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My application uses a simple Model-View-Presenter architecture and uses the following classes and interface:

Presenter:

public abstract class Presenter<V> {

    private V view;

    public final void setView(V view) {
        this.view = view;
    }

    protected final V getView() {
        return this.view;
    }
}

View

public abstract class View<V, P extends Presenter<V>> implements ViewAdapter<V> {

    private final P presenter;

    public View(P presenter) {
        this.presenter = presenter;
    }

    protected final P getPresenter() {
        return this.presenter;
    }

    void initialize() {
        this.getPresenter().setView(this.asView());
    }
}

ViewAdapter

interface ViewAdapter<T> {
    T asView();
}

The application is then wired up like this:

  • A concrete Presenter is created.
  • A concrete View is created, passing in the concrete Presenter as a constructor parameter.
  • The View is initialised. During initialisation, the View calls the asView method to pass a view instance to the presenter.

Each concrete presenter in the application is parameterised with a view interface. Each concrete view class implements a view interface and can then pass itself to the presenter during initialisation and it is in this area that I am looking for advice.

The ViewAdapter interface exists solely to allow the concrete view to pass itself to the presenter via the asView method whilst maintaining type safety. My concrete views which derive from the View class are then forced to provide an implementation of the asView method in order to provide a view instance to the presenter that is of the correct type.

Every implementation looks the same:

@Override
public FooView asView() {
    return this; // this implements the FooView interface.
}

All this basically does is force 'this' to implement FooView as I am unable to express something like this:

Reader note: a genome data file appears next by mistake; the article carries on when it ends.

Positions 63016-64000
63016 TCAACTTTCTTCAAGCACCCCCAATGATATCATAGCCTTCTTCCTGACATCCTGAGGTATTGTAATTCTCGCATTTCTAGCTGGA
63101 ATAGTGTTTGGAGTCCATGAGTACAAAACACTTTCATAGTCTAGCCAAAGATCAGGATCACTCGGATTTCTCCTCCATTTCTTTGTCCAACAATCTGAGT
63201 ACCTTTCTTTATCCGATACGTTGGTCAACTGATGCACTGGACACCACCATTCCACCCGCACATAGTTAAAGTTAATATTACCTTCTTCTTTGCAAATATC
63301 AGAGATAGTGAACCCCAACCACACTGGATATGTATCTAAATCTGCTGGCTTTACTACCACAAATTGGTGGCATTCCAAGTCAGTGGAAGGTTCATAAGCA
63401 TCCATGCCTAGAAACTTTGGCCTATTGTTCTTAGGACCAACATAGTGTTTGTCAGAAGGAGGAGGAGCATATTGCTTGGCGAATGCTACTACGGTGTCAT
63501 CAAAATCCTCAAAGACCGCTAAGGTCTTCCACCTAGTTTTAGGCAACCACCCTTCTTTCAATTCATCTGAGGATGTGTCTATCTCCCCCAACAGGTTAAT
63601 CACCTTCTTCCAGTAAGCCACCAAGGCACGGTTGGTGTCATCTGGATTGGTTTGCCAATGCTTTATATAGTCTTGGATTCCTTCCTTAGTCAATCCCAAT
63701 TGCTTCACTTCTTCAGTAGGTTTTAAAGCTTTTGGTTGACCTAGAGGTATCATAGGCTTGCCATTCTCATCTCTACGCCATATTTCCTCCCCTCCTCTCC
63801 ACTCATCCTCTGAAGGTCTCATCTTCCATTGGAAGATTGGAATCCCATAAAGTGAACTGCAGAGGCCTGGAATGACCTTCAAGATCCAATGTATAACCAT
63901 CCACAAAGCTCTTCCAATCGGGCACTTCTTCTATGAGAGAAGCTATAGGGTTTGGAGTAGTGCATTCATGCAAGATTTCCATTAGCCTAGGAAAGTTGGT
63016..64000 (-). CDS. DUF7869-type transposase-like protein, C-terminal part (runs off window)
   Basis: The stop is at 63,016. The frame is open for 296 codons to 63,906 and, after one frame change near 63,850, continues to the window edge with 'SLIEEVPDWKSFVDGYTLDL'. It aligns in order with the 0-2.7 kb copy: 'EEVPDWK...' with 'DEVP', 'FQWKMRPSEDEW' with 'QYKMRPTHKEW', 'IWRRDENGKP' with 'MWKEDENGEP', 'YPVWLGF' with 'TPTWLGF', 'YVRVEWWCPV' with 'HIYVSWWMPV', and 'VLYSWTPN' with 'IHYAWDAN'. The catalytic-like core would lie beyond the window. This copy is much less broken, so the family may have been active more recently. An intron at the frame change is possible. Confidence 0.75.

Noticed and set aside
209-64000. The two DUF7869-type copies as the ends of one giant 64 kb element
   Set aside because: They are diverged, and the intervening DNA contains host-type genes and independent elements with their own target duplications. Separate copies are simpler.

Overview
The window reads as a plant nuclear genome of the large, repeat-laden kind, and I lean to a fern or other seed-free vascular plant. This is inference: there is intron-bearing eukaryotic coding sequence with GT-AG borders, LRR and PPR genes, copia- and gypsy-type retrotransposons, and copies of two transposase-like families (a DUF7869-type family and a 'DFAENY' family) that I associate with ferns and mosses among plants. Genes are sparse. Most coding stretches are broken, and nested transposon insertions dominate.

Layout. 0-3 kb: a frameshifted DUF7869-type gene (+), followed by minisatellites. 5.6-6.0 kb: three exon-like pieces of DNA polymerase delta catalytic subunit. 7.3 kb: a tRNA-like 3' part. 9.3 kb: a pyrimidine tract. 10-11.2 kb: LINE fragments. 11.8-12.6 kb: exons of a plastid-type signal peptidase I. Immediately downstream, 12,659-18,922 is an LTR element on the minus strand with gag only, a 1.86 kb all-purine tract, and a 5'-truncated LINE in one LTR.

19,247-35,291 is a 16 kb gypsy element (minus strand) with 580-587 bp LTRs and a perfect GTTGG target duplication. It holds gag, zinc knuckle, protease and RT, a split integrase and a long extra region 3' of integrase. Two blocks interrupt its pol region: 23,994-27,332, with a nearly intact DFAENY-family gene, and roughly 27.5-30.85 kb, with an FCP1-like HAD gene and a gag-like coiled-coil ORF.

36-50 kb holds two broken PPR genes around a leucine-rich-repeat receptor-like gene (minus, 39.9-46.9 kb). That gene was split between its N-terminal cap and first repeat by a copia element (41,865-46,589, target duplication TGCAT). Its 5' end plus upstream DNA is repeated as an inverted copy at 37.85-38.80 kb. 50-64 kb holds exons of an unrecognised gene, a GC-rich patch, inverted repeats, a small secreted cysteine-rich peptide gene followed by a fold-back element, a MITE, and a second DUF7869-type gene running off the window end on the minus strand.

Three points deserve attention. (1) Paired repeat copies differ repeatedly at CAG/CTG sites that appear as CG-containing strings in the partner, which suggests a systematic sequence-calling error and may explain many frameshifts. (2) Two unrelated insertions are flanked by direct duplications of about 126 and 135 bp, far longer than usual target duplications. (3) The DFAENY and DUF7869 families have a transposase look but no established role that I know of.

// Example, not valid code, won't compile!
public abstract class View<V, P extends Presenter<V>> implements V {
}

Which would allow me to remove the ViewAdapter interface and pass the view to the presenter in the abstract View class like this, removing the redundancy:

void initialize() {
    this.getPresenter().setView(this);
}
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  • \$\begingroup\$ I'm sure it's possible. We're not here to write code for you. We're just here to review your already existing code. \$\endgroup\$ – Simon Forsberg Jan 16 '14 at 19:15
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    \$\begingroup\$ 1). this is actual code from an application I am writing. I have just stripped out the noise to demonstrate the actual problem. 2). I haven't asked anyone to write this for me. I am asking for guidance on factoring out the redundancy introduced with the ViewAdapter interface. \$\endgroup\$ – Benjamin Jan 16 '14 at 19:23
  • \$\begingroup\$ I apologize. I'm stupid! Retracted close vote. \$\endgroup\$ – Simon Forsberg Jan 16 '14 at 19:35
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    \$\begingroup\$ try to use java generics constraints as Presenter<V extends View> \$\endgroup\$ – Bruno Costa Jan 16 '14 at 21:23
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I tried it in an IDE and have some addition to the last comment. I agree that you should try

Presenter<V extends View>

plus I would add that you need to switch the signature to

public abstract class View<V, P extends Presenter> 

from

public abstract class View<V, P extends Presenter<V>>

That is regarding to make it compile. Additionally, you can discard generics V since it is not used anymore in the View so the final signature would be:

public abstract class View<P extends Presenter>

Then you can get rid of ViewAdapter and the initialize method should work as you want it:

void initialize() {
    this.getPresenter().setView(this);
}
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After reviewing this code a few times I've come to the conclusion that there is no way to express what I am trying to say in Java I.E the View class must implement an interface of type V as in the (illegal) snippet below.

public abstract class View<V, P extends Presenter<V>> implements V {
}

This leaves me with the following options:

  1. Leave my code as is and accept the (minimal) redundancy.
  2. Remove some of the generic parameters and accept that if I configure my application incorrectly I will get an invalid cast exception.
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